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FBI and al Qaeda both "struggling" to identify culprit behind Boston Marathon bombing

(CBS News) As FBI investigators comb through photo and video evidence for new leads as to who was behind the deadly Boston Marathon bombings, it seems al Qaeda and its most fervent supporters are equally perplexed, but eagerly hoping the sinister act can be claimed by the group.

CBS News senior correspondent John Miller, a former assistant FBI director, says investigators are focusing on photos taken immediately before the bombing and others showing what appear to be parts of the detonated devices.

Complete Coverage: Boston Marathon bombings
Images show what FBI says are parts of Boston bombs
Boston bombs made with pressure cookers

The placement of both devices in metal pressure cookers could reveal hints as to who was behind the attack. "Inspire," an online magazine published by al Qaeda in the Arabian Peninsula (AQAP), recently published instructions on how to make pressure cooker bombs.

A pressure cooker bomb is shown in a how-to illustration from the al Qaeda-published online magazine "Inspire."
A pressure cooker bomb is shown in a how-to illustration from the al Qaeda-published online magazine "Inspire." CBS

While the terror group was by no means the first to illustrate the instructions, al Qaeda's online forums and chatrooms are also abuzz with suggestions that the Boston bomber or bombers might have been inspired by the group's strong push for "lone wolf" style attacks in the West.

Al-Shabab, al Qaeda's primary media operation, published a video in June 2011 spearheading the group's effort to move away from large-scale, centrally-organized and planned dramatic operations like the Sept. 11 attacks, and toward smaller, easier to plan and carry out, lone wolf attacks.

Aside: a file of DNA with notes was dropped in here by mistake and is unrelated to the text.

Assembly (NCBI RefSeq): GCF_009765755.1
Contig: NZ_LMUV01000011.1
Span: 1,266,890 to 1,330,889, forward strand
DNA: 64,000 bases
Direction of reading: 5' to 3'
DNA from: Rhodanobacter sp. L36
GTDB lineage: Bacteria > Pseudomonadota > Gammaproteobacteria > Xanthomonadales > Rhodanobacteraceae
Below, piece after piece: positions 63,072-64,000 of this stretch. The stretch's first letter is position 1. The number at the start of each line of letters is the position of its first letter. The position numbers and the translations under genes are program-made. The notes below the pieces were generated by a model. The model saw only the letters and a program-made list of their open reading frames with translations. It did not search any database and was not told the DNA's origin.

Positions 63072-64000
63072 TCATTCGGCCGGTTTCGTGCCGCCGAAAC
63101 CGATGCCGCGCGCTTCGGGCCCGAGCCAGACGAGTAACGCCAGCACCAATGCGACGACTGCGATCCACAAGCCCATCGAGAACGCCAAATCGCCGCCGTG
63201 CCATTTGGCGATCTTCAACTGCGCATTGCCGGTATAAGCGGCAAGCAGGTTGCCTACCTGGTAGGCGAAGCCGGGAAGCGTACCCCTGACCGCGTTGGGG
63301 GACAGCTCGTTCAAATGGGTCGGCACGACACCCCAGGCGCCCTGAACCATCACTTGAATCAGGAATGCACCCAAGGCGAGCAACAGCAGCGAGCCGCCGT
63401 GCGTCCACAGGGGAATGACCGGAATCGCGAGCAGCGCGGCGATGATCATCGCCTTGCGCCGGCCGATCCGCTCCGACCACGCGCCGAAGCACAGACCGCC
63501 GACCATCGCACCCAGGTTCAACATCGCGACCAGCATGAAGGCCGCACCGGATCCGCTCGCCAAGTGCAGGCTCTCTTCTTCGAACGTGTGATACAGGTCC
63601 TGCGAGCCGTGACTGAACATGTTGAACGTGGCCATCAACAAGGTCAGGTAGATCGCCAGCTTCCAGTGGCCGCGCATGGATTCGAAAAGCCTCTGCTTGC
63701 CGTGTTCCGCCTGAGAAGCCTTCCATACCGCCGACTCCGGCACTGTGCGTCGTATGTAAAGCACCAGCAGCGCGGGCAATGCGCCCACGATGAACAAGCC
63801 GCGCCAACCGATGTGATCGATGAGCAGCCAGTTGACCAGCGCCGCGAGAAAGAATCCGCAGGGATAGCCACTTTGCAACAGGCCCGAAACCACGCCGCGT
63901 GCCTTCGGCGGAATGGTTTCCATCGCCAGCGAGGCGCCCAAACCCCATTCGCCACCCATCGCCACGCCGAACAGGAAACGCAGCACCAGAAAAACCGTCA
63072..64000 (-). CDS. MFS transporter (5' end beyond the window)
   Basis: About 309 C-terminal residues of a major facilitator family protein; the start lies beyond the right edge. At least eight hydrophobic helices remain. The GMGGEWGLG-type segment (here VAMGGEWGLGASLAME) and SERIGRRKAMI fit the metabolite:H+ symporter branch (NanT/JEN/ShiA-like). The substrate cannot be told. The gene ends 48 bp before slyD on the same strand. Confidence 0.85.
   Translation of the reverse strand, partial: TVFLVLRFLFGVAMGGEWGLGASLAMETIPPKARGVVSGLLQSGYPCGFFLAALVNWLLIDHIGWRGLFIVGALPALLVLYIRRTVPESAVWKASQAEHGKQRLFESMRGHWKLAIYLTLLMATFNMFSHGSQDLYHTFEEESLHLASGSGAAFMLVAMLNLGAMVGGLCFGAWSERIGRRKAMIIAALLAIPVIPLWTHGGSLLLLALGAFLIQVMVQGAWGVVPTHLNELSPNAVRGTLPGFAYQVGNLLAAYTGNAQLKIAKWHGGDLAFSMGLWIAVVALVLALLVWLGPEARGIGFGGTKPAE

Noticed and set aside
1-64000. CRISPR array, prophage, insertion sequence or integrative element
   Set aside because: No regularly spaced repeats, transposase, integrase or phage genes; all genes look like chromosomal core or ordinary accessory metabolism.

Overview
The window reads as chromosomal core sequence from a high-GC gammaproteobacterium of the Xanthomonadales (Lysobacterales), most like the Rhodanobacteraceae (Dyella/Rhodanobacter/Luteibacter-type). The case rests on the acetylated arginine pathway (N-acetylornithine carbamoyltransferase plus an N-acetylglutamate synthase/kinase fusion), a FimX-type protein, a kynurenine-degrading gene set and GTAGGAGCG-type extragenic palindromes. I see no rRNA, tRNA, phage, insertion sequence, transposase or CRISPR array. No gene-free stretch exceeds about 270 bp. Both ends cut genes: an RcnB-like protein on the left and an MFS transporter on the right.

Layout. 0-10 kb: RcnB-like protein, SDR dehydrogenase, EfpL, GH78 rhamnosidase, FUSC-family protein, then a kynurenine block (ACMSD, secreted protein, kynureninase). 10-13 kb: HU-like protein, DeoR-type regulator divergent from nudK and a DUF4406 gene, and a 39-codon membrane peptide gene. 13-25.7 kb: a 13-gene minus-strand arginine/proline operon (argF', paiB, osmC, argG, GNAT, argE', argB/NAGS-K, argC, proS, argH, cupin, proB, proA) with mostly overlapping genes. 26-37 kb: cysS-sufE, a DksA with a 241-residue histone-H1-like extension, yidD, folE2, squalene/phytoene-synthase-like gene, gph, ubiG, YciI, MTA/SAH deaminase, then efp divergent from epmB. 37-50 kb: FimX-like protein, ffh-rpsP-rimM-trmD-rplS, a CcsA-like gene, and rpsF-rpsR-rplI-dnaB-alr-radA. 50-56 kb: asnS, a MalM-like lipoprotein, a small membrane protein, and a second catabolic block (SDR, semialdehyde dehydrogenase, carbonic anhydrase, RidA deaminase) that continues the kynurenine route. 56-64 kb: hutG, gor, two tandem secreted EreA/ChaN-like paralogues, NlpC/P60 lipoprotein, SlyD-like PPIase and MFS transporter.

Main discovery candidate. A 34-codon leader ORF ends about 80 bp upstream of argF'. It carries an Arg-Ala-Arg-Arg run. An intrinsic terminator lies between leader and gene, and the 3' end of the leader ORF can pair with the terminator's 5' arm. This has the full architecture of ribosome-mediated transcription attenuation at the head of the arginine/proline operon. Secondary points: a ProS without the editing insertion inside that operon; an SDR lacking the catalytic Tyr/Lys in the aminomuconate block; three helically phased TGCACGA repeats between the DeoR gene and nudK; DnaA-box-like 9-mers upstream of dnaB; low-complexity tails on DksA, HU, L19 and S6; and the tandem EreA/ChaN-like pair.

The video is being reference often by jihadists in light of the Boston bombings, with many expressing hope that someone buying into the al Qaeda philosophy was behind the attack.

"Even if this was the work of a 'lone wolf', a claim by al Qaeda would probably have a big impact on the U.S., and most importantly, would encourage others to follow suit," urges one online jihadist.

But CBS News' analysis of prominent, credible jihadist web portals shows they are grappling for answers just as the FBI investigators are. Most recent terror attacks have been claimed by jihadist groups within about three days.

"The investigators are struggling with that question," explains Miller, "as al Qaeda, on the other side of the world, is wondering 'was that us?'"

Miller says it could turn out that the Boston attack represents "the maturation" of al Qaeda's relatively new lone wolf ideology. It's possible, says Miller, that having put out the call for "lone wolves" to strike, "they've done it, and they just don't know how to claim responsibility."

Miller notes, however, that this remains just one theory to explain the attack on the marathon. The investigation is still "wide open," he says, stressing that pressure cooker bombs are, "easy to make if you know what you're doing," and citing many previous incidents -- some long before the advent of al Qaeda -- of such bombs being used in attacks carried out by domestic or non-jihadist groups.

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